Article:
Finding good opportunities to trade my unwanted games for games on my wanted NES list has proven to be more difficult that I had thought. Generally, there are more collectors in my network who are looking for NES games and fewer collectors who are looking for games that I’m trying to get rid of– Playstation, XBOX, Wii and so on.
Fortunately though, I was able to make a good deal with one of my best retro gaming buds– Rob, who happen to be looking for a few of the NES games and PS2 games that I had for trade.
Earlier that week, I had accidentally purchased all three RBI Baseball games for the NES when I only needed the third, due to my not keeping my list of NES games properly organized (it always helps to keep your list of licensed and unlicensed games in different columns). So I had RBI Baseball 1 and 2 up for trade, which happened to be the two that Rob needed.
And so we were able to agree on trading those two games for Fisher-Price Firehouse Rescue and Lode Runner. This was probably the third or fourth trade with Rob, who is always generous enough to throw in some extra goodies.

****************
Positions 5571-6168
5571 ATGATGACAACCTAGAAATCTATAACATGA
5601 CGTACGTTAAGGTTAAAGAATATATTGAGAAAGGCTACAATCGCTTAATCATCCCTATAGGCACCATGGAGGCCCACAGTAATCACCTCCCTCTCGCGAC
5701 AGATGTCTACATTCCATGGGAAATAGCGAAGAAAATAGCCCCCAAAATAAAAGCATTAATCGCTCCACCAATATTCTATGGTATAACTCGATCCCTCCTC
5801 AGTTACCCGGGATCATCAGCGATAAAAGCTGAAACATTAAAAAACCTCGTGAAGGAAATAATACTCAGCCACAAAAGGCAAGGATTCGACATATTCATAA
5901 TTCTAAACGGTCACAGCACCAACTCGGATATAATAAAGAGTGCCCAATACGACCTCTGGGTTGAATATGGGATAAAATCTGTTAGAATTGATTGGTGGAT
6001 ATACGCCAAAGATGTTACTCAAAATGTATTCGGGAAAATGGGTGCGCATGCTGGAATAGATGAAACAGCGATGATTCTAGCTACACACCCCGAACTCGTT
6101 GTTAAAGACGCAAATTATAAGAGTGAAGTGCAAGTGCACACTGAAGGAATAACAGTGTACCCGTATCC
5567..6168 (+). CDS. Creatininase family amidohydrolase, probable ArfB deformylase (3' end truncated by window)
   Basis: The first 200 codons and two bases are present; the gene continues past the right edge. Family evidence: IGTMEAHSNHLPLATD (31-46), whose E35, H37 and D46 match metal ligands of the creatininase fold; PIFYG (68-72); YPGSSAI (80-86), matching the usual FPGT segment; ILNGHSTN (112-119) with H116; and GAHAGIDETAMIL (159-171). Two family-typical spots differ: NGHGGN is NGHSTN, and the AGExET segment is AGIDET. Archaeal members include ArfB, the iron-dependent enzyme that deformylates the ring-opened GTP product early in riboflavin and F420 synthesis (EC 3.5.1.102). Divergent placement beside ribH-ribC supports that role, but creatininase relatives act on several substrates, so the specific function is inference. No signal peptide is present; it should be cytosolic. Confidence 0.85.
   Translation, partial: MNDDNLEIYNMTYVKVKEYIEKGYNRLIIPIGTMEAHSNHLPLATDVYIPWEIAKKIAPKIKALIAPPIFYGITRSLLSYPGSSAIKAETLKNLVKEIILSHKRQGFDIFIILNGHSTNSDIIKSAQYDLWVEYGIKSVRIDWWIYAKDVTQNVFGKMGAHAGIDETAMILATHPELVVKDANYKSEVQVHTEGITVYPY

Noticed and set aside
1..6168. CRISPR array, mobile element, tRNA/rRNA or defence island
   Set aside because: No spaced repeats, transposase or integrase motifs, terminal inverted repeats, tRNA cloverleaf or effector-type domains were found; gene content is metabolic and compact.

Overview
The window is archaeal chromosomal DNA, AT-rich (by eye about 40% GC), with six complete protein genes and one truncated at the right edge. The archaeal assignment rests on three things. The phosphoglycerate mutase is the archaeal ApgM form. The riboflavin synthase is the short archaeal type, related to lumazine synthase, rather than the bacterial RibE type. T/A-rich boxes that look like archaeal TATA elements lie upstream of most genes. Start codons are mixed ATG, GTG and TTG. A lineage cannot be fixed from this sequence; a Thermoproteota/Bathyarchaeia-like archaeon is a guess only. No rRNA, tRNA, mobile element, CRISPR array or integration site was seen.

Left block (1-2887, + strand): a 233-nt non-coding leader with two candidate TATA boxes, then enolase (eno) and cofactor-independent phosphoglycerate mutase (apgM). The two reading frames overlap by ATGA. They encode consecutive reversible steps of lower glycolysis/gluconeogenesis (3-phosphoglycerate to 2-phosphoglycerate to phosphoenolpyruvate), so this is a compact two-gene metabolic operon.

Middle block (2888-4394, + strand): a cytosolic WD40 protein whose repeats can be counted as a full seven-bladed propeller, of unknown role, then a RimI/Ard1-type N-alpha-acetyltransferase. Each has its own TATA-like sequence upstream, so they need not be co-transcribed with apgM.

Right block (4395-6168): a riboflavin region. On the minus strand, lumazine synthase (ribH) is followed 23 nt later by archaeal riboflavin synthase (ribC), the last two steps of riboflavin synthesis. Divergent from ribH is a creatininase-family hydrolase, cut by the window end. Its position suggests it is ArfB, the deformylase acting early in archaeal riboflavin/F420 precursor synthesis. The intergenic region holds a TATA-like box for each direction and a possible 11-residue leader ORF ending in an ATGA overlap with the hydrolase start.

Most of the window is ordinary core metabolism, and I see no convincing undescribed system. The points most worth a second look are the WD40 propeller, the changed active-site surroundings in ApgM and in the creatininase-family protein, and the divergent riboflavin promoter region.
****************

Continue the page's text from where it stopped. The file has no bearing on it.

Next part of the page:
This trade was no exception. He also included one CIB Sega Genesis game that I didn’t have and the box and manual to Home Alone for the original Game Boy. In addition to the NES, boxed Game Boy games are one of my favorite things to collect.
And since I was in the process of trimming down my Playstation 2 collection, I decided to go ahead and throw in several titles that I knew Rob wanted. While these two NES games aren’t particularly notable additions to the NES collection, they are two that I needed and am super happy to add to the collection.
In the 1980s, Fisher-Price began releasing several games aimed to younger audiences. Most were released only on PC or Mac, but three were ported onto NES– Firehouse Rescue, Perfect Fit and I Can Remember. All three are fairly common and can usually be found for around $5. Firehouse Rescue will be the first addition from Fisher-Price in my NES collection.
Also originally developed for computer, Lode Runner was one of the first video games to feature the option to create your own levels. The NES version (released by Hudson Soft in 1984) included 50 levels, scrolling screens and more cartoony graphics. Although, it lacked the build-your-own-level capability. It was one of the earliest third-party games made for the NES.
This trade brings my collection from 251 to 253 NES games. For the rest of the entries of NES Quest, check them out right here on Retro Chronicle.